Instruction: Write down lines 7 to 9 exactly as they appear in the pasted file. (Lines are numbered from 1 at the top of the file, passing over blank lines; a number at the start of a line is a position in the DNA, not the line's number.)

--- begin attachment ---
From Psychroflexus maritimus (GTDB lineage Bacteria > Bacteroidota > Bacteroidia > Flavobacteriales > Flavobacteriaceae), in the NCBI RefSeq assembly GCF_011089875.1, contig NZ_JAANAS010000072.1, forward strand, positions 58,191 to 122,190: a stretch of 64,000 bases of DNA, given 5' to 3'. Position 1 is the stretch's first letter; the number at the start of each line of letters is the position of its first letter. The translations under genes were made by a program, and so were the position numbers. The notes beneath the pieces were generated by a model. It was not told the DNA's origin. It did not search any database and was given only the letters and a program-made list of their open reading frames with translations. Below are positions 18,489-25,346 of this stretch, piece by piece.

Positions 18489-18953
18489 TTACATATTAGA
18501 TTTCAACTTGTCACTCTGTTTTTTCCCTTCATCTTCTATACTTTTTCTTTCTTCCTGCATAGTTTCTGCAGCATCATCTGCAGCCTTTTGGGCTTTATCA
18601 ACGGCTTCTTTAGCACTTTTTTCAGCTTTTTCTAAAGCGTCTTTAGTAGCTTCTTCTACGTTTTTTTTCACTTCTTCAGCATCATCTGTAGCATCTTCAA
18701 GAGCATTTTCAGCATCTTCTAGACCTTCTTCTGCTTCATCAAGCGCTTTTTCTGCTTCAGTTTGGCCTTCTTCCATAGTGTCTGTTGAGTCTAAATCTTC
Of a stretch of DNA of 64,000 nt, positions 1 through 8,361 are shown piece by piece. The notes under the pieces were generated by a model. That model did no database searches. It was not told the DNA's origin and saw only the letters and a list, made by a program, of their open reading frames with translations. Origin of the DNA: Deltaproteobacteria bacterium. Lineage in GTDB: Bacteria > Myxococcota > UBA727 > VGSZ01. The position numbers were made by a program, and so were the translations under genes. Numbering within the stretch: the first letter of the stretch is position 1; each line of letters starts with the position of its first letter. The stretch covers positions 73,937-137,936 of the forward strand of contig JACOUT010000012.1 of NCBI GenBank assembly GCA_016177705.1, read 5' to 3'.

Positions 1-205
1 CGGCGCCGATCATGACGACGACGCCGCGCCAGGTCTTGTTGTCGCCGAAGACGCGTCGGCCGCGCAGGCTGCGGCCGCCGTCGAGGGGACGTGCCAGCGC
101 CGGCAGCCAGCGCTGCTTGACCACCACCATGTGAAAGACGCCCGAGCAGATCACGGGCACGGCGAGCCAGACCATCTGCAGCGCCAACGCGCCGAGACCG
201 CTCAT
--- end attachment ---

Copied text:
Of a stretch of DNA of 64,000 nt, positions 1 through 8,361 are shown piece by piece. The notes under the pieces were generated by a model. That model did no database searches. It was not told the DNA's origin and saw only the letters and a list, made by a program, of their open reading frames with translations. Origin of the DNA: Deltaproteobacteria bacterium. Lineage in GTDB: Bacteria > Myxococcota > UBA727 > VGSZ01. The position numbers were made by a program, and so were the translations under genes. Numbering within the stretch: the first letter of the stretch is position 1; each line of letters starts with the position of its first letter. The stretch covers positions 73,937-137,936 of the forward strand of contig JACOUT010000012.1 of NCBI GenBank assembly GCA_016177705.1, read 5' to 3'.

Positions 1-205
1 CGGCGCCGATCATGACGACGACGCCGCGCCAGGTCTTGTTGTCGCCGAAGACGCGTCGGCCGCGCAGGCTGCGGCCGCCGTCGAGGGGACGTGCCAGCGC